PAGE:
We all want our kids to succeed, and we take great steps to support their efforts. When it comes to sports, shuttling them to and from early morning practices, buying the required gear, and cheering at their competitions are all important measures, but they are not enough. Parents must also be on the front lines to make sure their children are properly training for these activities.
Nearly half of all sports injuries that occur – more than 5 million annually – are due to overuse. With the new school year in full swing and kids getting back into sports, it’s the perfect time to educate kids, parents and coaches on staying safe while playing sports.
Dr. Kirk Reynolds, an orthopaedic surgeon and sports medicine specialist with Arkansas Specialty Orthopaedics, attributes the increase in overuse injuries to a number of causes. However, he says the biggest issue is year-round play.
“As a sports medicine specialist, I am seeing more and more young athletes who are ‘specializing’ in a sport,” he says. “This means that they play that sport year-round – including travel teams and weekend tournaments. This does not allow them to ‘cross train’ in other sports. Continuing to stress the growing body with one repetitive activity predisposes a kid to injury.”
He says the other linked issue is the general health of our population. “Too many kids spend most of their free time inside playing video games or surfing the internet,” he explains. “Then they go to practice for a sport and do not properly warm up or train for their activities.”
While it may seem counterintuitive on the surface, Dr. Reynolds says it is actually a good thing for kids to go from one sport to the next, season to season.
“The good thing about different sports is that they require our bodies to move and function differently,” he explains. “This means that muscles and joints are ‘stressed’ in unique ways. This helps keep the body fit, but decreases the risk of repetitive use injuries. However, if the athlete has not fully recovered from an injury in one sport, he/she should not begin another sport until he/she has healed.”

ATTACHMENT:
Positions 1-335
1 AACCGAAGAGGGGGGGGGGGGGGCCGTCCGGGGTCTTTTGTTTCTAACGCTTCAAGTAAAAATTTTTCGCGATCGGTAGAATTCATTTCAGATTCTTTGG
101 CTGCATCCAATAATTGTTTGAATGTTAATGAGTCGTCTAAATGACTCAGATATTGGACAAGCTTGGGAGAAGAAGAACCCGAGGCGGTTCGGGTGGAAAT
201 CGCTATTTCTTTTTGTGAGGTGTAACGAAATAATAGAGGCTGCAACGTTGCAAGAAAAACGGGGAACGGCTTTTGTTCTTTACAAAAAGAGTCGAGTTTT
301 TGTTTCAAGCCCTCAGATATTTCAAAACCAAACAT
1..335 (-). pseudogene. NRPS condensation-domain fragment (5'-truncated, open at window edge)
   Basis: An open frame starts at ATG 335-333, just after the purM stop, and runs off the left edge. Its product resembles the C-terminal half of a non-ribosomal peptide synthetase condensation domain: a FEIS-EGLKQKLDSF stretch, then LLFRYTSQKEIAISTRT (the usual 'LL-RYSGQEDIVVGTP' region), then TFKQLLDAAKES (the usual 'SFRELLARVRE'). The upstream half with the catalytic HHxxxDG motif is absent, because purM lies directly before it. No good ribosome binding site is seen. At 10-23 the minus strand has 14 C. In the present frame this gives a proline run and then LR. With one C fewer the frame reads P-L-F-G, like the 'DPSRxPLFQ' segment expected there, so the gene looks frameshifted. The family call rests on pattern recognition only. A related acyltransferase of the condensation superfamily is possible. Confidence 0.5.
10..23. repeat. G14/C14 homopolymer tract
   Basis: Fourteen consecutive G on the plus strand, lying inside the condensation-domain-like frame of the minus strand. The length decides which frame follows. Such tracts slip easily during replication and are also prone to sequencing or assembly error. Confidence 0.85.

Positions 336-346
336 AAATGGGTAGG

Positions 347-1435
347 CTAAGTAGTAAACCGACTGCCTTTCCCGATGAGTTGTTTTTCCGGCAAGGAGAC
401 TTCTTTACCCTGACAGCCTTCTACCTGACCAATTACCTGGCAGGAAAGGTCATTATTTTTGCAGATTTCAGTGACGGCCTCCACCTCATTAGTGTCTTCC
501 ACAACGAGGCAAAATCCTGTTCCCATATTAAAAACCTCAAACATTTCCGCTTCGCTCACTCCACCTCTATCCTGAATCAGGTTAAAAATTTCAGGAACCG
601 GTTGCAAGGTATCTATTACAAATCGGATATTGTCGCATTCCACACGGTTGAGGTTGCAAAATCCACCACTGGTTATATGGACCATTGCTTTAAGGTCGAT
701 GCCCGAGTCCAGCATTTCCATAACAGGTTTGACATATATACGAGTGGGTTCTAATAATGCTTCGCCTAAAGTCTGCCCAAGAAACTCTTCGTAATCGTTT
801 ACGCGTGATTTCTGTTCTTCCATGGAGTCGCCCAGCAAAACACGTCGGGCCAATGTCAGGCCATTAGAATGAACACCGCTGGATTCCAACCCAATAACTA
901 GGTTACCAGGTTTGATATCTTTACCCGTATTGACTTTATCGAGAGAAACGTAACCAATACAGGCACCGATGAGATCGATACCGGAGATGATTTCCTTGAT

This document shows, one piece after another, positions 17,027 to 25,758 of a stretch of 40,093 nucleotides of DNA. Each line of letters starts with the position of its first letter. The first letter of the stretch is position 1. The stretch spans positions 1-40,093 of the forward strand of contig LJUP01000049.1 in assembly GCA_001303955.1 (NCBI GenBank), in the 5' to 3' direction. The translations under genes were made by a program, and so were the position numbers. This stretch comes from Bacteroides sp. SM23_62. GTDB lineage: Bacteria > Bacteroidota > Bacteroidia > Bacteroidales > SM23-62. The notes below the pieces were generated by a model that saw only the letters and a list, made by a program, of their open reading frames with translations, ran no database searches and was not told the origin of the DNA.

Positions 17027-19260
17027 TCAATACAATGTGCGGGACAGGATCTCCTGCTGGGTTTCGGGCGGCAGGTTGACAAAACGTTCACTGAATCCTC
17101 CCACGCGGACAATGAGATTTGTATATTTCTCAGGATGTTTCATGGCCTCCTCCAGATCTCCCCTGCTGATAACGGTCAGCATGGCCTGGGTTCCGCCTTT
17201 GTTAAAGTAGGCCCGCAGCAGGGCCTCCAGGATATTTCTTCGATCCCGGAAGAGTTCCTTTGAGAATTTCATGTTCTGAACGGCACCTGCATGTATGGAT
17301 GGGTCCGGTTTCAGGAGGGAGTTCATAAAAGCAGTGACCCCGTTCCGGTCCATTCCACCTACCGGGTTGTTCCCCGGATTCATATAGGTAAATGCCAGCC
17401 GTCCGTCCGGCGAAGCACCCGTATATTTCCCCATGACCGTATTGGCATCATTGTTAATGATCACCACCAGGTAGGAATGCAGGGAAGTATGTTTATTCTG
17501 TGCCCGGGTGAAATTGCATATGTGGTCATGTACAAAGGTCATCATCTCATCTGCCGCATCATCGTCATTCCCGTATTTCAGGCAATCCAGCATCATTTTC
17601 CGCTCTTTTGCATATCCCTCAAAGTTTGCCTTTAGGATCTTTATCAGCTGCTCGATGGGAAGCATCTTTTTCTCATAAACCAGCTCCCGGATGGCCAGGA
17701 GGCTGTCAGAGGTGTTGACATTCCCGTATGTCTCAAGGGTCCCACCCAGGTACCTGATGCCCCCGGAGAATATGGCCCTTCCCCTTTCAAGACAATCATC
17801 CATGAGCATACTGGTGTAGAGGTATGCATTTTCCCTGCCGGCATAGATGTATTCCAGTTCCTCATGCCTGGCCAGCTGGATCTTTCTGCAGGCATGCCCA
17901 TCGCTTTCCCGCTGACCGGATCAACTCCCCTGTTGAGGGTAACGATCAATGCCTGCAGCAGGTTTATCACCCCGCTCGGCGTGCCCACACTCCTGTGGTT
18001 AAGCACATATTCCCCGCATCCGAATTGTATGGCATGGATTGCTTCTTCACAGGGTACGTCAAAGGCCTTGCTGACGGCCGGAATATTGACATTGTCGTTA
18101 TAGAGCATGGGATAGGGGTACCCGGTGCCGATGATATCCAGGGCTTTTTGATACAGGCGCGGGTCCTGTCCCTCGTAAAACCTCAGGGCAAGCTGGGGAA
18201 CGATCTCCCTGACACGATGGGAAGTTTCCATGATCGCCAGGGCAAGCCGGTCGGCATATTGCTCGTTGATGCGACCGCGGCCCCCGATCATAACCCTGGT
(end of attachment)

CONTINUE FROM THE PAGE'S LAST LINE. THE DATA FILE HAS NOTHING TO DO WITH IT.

If you’re concerned that your child is suffering from an overuse injury, Dr. Reynolds offers advice. “Kids are good at hiding things from their parents, but injury is not one of them,” he says. “Frequent requests for over-the-counter medications can be a red flag. Complaints of shoulder, elbow, ankle or knee pain are common with overuse injuries.”
Coaches should also be on the lookout for warning signs. Early fatigue is the biggest red flag a coach can, and should, be aware of. “If a player is ‘dragging’ during practice, they are at an increased risk for injury,” he says. “When our bodies are fatigued, we ‘cheat’ with poor movements, posture, etc. This is a set-up for injury.”
The fact is – from the discipline of training and working in teams, to learning how to be coachable and how to behave when losing – youth sports provide lifelong lessons for kids.
NOTE: ASO offers a walk-in clinic every Saturday morning from 9-11 a.m. during the fall and spring sports seasons. If your child is showing signs of an injury, and you would like an evaluation from a sports medicine specialist, this could be the perfect option for you.
Dr. Kirk Reynolds is a board certified orthopaedic surgeon at Arkansas Specialty Orthopaedics, specializing in sports medicine with specific expertise in problems of the shoulder, knee, ankle and elbow. His practice focuses on arthroscopic treatment of many shoulder, elbow and knee injuries. He also specializes in cartilage restoration of the knee including autologous chondrocyte implantation and cartilage transplants, as well as, advanced shoulder reconstruction including total shoulder arthroplasty and reverse shoulder arthroplasty.